Japan’s recognized leadership role is reflected by its hosting of the G8 this year, where climate change will be a key focus. Japan’s beautiful Lake Toya is a fitting locale for these discussions, and we look forward to participating actively in this process. In addition, we welcome Japan’s ongoing support for the Major Economies initiative that President Bush announced before last year’s G-8 Summit in Germany. Today, in fact, representatives from 17 countries – representing 80% of the world’s economy, energy use, and greenhouse gas emissions – are gathered in Honolulu for the second Major Economies Meeting on Energy Security and Climate Change. This meeting, a follow-on to the first meeting hosted by President Bush and Secretary Rice last September, will assess the Bali Roadmap and examine how the world’s major economies can contribute to the UN negotiations.
We are particularly grateful that Japan has joined the United States as a core donor to the clean technology fund President Bush announced at the September conference. Over the next five years, Japan’s pledge of 30 billion dollars for technology research and development will help make reducing greenhouses gases an accessible goal for all countries, both industrialized and developing.
We will continue to work with Japan on all of these global issues in a spirit of trust and confidence. At the same time, we will look to Japan to further develop its role as a strong and trusted regional leader. Japan’s standing in Asia is high, but lingering historical issues remain. We hope that Japan will continue to work with its neighbors to cultivate relationships that allow East Asia to fulfill its immense potential.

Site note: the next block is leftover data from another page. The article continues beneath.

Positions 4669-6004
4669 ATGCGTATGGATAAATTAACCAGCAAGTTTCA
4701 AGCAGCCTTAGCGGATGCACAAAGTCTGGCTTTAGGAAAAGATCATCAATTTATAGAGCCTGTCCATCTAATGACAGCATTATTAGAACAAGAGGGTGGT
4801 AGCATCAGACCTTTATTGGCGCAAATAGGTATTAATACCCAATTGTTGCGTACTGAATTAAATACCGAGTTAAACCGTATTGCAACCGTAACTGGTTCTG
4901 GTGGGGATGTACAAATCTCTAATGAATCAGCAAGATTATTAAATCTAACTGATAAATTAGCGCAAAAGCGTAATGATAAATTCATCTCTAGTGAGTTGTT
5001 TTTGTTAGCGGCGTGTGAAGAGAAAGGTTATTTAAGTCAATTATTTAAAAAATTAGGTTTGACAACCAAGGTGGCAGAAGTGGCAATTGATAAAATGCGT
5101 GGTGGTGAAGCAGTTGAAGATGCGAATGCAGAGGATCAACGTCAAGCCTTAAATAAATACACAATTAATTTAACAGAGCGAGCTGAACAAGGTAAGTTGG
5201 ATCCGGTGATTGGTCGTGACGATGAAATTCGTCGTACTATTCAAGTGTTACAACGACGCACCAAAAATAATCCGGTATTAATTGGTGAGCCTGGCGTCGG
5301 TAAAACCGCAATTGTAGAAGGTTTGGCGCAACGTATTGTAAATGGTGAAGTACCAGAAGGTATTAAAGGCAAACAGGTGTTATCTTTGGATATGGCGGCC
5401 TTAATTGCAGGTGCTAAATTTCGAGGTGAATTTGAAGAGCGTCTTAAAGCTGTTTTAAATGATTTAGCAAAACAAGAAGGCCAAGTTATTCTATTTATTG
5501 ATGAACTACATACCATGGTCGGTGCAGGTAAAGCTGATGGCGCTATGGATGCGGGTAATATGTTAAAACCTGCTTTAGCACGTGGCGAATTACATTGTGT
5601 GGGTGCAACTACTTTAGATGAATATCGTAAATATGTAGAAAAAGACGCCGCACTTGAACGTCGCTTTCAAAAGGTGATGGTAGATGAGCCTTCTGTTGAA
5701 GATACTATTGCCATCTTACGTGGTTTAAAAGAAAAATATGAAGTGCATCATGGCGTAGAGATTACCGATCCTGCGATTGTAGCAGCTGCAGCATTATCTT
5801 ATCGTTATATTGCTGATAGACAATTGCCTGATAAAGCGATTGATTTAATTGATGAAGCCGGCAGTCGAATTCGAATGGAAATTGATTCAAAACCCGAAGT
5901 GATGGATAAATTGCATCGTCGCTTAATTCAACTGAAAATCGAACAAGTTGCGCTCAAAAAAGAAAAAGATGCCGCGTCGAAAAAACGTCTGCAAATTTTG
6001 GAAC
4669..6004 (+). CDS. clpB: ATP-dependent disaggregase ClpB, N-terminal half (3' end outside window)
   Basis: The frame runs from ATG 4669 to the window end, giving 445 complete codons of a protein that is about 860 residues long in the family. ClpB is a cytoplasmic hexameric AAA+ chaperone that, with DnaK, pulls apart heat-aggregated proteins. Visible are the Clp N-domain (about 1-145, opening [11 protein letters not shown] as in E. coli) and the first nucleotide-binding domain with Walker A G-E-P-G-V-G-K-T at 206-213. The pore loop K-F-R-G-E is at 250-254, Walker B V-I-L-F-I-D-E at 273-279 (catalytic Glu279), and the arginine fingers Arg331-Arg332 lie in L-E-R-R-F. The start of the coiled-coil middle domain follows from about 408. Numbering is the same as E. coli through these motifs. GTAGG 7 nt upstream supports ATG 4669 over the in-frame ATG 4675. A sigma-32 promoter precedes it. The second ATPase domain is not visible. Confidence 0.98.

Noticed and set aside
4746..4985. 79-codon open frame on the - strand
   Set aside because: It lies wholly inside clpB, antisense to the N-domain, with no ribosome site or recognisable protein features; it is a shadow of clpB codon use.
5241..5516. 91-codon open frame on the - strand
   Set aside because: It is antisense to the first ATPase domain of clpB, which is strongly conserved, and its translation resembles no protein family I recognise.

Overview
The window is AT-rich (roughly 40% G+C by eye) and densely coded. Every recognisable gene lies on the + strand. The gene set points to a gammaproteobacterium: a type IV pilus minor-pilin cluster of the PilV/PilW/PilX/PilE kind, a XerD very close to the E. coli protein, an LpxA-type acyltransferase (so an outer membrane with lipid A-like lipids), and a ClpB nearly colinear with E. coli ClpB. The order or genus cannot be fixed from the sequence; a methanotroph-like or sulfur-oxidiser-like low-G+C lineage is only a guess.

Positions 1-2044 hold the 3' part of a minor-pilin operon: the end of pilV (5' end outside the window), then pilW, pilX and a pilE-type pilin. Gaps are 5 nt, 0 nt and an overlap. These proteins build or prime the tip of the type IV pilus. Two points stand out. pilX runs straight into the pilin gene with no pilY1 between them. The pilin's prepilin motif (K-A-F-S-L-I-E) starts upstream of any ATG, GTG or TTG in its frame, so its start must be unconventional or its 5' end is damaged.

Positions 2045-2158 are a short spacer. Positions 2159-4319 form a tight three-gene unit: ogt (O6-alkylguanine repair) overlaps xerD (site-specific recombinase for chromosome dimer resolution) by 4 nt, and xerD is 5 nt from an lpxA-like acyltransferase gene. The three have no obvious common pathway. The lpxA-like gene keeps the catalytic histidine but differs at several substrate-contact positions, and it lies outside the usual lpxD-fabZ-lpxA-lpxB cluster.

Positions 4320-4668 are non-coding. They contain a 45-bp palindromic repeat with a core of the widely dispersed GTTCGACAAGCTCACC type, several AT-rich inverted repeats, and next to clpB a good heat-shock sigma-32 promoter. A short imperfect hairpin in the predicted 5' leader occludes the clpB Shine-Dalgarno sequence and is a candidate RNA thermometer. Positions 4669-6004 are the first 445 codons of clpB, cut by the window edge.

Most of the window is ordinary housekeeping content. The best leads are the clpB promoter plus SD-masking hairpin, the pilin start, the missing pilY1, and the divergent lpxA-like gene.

In particular I would note that Japan’s relationship with China has historically been contentious, and yet it is gratifying to see that this relationship is improving. We do not fear Japan-China understanding and cooperation, nor should Japan fear U.S-China understanding and cooperation. These are not zero-sum relationships, where one of the three parties must lose if the other two gain. In the context of a strong, enduring, proven U.S.-Japan alliance—the United States can have good relations with both China and with Japan, and these positive relations should be good for all sides.
Ladies and Gentlemen: we owe a debt of gratitude to the founders of the Japan Society for their foresight in encouraging an alliance that emerged from the ravages of war and has come to stand for the values and institutions that surely will define the course of the 21st century—those values being the many facets of freedom, and those institutions being the dynamic emblems of democracy. We in the United States look forward to continuing a strong partnership with Japan. This is vital to the peace, security, and prosperity of our two countries, to Asia, and to the world.
Now I am happy to answer a few questions. Thank you very much.
Released on February 1, 2008